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Go Back   The Trek BBS > Star Trek TV Series > Star Trek - Original Series

Star Trek - Original Series The one that started it all...

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Old May 9 2012, 10:14 PM   #1
A beaker full of death
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Debunking TOS exceptionalism

I'm just working through this, so please contribute everything you have to say...

I've been listening to a lot of old radio shows, and watching a good number of older tv shows that haven't achieved the longevity of Star Trek as a pop culture icon.

And the thing that strikes me most is how absolutely absurd it is when talking heads or acolytes of the church of All Things Roddenberry talk about how groundbreaking the show was.
Now, TOS is probably my favorite tv show, and has been for decades. It was good, quality television. But the mythology that's grown up around it is a bunch of bunk (something Melinda Snodgrass pointed out in an issue of Omni in the early '90s what she called Roddenberry on believing his own BS at that point).

All the technology (faster-than-light speed, teleporters, starships, shields, video communication...) had been envisioned decades earlier.

Showing Russians and Americans working together? Man From UNCLE featured Russian and American spies working together during the cold war.

Different races working together? I Spy featured a black leading character who was the brains of the team (the other guy was the jock).

First interracial kiss? Lucy, you got some 'splainin to do (yeah, this one might be arguable).

All the major creative talent involved in Trek were featured prominently in other shows first, and did top work there. Including GR.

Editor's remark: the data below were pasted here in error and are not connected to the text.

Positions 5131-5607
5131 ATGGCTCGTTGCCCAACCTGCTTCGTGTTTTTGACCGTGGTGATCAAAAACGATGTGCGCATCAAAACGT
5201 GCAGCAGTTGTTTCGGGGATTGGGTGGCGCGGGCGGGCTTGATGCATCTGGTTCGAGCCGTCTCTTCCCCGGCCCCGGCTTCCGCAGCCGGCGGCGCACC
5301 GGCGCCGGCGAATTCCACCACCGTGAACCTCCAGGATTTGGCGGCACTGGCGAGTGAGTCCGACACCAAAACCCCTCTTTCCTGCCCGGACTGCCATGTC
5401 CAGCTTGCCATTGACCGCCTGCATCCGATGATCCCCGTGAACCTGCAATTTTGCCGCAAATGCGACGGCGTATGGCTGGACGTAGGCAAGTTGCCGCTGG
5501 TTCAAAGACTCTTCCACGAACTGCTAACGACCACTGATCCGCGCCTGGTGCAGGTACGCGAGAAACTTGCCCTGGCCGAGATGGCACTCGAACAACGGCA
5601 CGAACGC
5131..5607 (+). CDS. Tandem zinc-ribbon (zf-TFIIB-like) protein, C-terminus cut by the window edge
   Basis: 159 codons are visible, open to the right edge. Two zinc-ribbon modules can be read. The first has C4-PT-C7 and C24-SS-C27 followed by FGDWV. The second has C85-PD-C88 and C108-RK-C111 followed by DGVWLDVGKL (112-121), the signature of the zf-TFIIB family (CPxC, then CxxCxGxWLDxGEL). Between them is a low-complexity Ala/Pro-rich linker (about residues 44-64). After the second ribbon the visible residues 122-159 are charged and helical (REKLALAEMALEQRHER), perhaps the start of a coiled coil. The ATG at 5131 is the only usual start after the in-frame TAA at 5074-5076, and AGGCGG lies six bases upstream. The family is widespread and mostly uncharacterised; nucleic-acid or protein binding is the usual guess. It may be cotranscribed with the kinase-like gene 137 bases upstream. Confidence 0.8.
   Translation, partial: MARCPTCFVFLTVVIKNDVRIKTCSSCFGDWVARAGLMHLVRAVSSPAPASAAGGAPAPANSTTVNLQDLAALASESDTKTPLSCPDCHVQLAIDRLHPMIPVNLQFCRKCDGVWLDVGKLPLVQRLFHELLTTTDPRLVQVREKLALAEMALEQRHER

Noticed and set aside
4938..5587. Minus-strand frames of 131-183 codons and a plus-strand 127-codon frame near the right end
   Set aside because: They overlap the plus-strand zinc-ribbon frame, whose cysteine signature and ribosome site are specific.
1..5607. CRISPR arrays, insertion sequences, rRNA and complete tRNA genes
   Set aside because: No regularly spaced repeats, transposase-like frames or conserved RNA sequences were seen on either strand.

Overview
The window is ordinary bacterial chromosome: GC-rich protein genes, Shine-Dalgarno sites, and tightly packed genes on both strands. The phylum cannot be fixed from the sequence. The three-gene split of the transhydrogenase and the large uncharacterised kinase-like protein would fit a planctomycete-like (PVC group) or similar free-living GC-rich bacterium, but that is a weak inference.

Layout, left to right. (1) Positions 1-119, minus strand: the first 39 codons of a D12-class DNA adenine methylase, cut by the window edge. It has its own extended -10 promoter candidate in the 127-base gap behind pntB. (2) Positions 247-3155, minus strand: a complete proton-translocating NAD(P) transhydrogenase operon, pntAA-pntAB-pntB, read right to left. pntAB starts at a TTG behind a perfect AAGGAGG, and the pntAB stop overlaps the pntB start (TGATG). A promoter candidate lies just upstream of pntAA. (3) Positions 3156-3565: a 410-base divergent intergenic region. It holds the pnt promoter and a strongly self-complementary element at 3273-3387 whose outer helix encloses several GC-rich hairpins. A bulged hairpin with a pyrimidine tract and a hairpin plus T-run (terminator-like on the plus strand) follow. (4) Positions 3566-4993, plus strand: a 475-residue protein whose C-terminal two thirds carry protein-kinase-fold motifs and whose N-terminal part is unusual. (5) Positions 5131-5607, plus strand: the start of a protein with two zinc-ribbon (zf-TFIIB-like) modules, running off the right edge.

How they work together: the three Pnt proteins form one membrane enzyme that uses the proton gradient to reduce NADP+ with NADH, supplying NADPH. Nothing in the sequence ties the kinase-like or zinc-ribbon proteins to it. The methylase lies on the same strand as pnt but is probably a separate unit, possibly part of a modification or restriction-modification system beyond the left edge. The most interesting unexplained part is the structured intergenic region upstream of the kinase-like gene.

Please share your thoughts on this.
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Old May 9 2012, 10:21 PM   #2
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Re: Debunking TOS exceptionalism

Yeah, the Holy Church of the Rodd now claims pretty much all social and technological progress from the 1960's on. It's a joke to me.
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Old May 9 2012, 10:53 PM   #3
Temis the Vorta
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Re: Debunking TOS exceptionalism

The Twilight Zone episode "Valley of the Shadow" depicted a lot of very Trekkian technology in 1963. And James Doohan was in the episode! Scotty stole it all.
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Old May 9 2012, 10:57 PM   #4
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Re: Debunking TOS exceptionalism

TOS gets the nod a lot because it's the one that is remembered and has endured. It did accomplish some things, but not the things and in the way many erroneously remember.

Roddenberry was not a great humanist visionary. The show came along at the right time and a lot of viewers reflected a lot of their own perceptions onto the show, and in extent onto Roddenberry who intern began to actually believe and perpetuate those projected perceptions.
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Old May 9 2012, 11:02 PM   #5
EliyahuQeoni
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Re: Debunking TOS exceptionalism

Its something strange I see in Trek fandom.. that it isn't enough that Star Trek is an entertaining series of TV shows/movies, it has to be "important" and "more than just a TV show"

And I have loved Trek since I was 5, but--to me--its always been simply because its entertaining.
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Old May 9 2012, 11:28 PM   #6
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Re: Debunking TOS exceptionalism

Valid points all. Here's a lil' personal irony, between my cousin and me, I'm the far more "passionate" Trek fan. For her, it's a pleasant nostalgic diversion. (She was twenty when Trek debuted in '66.) But I have to chuckle as she is the one who will occasionally say how Trek "predicted" the various technologies we take for granted today. I shake my head and politely tell her, sorry, no, many other properties preceding Trek by decades first presented these ideas. I once showed her a turn of the century illustration depicting a video "phone booth" to emphasize my point. Here it was presenting the idea of interactive audio/visual 'real time" communications, decades before the first television was invented. That drawing was made some 60 years before Trek surfaced.

Sincerely,

Bill